Latest birthday craze: 3D jelly cakes! This creative mom is slaying these crafted confections
A Sydney-based mom is showcasing the incredible beauty of a popular South-East Asian cake practice, and they're unlike any cake you've ever seen.
Too good to eat? via siewheng83. (Instagram)
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You may not know exactly what you're looking at when first stumbling across these incredible edible creations, but just stick around and you'll be amazed.  

They're the work of artisan Siew Heng Boon, and not only are they striking pieces of art, they're also edible. 



Also see:  What this mom does with food will have you questioning what you've been doing with your life

What's the most complicated cake you've attempted to make for your child's birthday? What was the result? Tell us about your cake success (or failures), and we and we could publish your letter. Do let us know if you'd like to stay anonymous. 


The mom of two has made digital waves with her unique creations known as 3D jelly cakes, and for good reason. 

A popular practice in South-East Asia, the cakes are made from seaweed jelly powder and a combination of both artificial and natural colouring. 




 Also see: IN PICTURES: The way this dad captures family life blows our minds

The intricate cake designs take up to 4 hours to complete and feature a variety of flowers, fish and even air bubbles all made to resemble garden ponds.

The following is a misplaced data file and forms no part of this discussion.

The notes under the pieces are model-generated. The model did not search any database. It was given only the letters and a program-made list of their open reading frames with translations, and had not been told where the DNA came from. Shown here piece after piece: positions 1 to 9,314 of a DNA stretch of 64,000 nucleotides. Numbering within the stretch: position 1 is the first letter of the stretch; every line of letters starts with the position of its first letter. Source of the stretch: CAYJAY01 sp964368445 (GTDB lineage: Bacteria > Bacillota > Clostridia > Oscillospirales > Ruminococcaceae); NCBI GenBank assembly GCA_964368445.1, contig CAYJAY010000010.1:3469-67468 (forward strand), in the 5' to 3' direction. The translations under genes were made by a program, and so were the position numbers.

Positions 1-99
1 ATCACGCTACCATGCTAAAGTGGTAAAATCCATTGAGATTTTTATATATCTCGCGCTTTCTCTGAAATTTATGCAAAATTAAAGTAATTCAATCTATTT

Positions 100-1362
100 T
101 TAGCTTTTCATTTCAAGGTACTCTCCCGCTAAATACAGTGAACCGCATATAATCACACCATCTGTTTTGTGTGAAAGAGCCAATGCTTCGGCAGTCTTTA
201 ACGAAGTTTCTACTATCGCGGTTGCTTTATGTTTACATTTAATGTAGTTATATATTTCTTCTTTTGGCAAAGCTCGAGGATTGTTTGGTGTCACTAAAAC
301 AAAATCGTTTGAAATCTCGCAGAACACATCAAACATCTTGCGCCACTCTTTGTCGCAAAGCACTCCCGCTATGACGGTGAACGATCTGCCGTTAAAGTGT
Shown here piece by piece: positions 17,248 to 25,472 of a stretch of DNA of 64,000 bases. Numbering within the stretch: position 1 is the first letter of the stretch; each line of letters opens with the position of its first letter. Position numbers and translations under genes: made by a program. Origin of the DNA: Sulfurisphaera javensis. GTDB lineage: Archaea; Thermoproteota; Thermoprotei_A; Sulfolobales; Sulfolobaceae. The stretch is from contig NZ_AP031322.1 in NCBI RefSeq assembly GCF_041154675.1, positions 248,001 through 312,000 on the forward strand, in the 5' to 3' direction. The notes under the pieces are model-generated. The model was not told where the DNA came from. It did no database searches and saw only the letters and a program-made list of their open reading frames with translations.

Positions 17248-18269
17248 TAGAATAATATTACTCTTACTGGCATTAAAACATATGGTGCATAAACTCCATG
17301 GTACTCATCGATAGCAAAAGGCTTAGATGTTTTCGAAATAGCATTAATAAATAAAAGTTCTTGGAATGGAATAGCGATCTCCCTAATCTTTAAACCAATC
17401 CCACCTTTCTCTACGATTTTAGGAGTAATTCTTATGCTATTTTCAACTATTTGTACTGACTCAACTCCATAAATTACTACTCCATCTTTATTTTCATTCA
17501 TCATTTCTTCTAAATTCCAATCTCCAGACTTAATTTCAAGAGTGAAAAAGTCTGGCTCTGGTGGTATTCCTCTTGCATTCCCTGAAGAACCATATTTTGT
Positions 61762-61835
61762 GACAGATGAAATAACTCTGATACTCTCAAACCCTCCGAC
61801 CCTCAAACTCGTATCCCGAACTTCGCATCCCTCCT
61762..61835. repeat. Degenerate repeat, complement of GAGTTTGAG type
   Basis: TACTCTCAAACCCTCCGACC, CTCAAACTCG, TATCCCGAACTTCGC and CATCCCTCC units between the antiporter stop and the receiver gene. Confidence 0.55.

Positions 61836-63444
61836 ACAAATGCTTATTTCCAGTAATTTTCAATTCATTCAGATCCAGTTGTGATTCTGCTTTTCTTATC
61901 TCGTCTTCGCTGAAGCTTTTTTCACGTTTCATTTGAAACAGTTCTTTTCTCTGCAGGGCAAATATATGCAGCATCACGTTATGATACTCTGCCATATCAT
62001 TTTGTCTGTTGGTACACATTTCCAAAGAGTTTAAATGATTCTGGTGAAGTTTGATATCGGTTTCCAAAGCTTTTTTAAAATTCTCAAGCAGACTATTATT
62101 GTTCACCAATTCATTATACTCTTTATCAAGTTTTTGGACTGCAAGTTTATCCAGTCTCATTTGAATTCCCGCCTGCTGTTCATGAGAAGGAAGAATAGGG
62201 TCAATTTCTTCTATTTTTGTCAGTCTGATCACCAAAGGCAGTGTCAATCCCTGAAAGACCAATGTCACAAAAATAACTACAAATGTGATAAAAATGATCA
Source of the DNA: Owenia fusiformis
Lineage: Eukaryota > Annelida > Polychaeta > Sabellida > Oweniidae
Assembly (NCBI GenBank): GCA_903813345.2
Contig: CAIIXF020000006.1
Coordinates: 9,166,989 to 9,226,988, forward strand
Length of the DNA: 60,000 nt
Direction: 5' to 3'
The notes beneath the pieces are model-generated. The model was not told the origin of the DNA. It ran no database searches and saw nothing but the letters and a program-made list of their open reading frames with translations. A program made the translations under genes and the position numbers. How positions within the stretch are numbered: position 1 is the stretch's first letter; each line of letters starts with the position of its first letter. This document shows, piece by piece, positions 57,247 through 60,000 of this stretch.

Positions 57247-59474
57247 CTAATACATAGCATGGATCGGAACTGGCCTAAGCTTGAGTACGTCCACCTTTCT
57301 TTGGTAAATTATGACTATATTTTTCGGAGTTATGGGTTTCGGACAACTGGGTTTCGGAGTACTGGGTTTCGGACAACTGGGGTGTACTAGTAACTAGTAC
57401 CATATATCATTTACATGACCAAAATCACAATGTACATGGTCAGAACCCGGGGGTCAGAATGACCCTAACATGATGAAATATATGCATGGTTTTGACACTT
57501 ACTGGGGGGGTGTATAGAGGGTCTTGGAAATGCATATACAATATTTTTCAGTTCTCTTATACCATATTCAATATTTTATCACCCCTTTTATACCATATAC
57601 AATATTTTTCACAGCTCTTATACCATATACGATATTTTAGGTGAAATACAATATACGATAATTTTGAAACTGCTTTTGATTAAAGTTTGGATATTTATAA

Starting with a clear gelatin 'canvas', the decorative elements are crafted and inserted into the already set clear jelly using syringe-like tools, resulting in the suspended look of the end product. 

Oh, and all of this is done upside down! 

Take a look at the mesmerising process below:  

Practising since 2016, Siew came across the art form while visiting her mother in Malaysia and was hooked after taking her first course. 

In 2017, Siew was diagnosed with stage-3 breast cancer but she remained determined to continue crafting, using her creativity to cope with the painful treatment. 

In an interview with Catersnews.com, Siew recounted the experience: 

“On the days that I was feeling better, I dedicated my time to craft 3D jelly cakes for my carers and doctors. 
“Free from the confines of time and pressure and with the aim of expressing my feelings, my designs actually got better.
“I had found that during my battle with breast cancer, focusing on creating beauty helped steer me away from the physical pain and dark thoughts.
“It helped me maintain positive throughout my journey.”

The inspiring mom now heads her own business, Jelly Alchemy, and continues to showcase her wonderful talent via Facebook and Instagram.  

Her work has clearly influenced a new cake trend, with many other artisans showing off their 3D creations via social media. Who knows, maybe we'll see the trend take off in South Africa? 

Here's a look: 



Chat back:

What's the most complicated cake you've attempted to make for your child's birthday? What was the result? Tell us about your cake successes (or failures), and we could publish your letter. Do let us know if you'd like to stay anonymous. 

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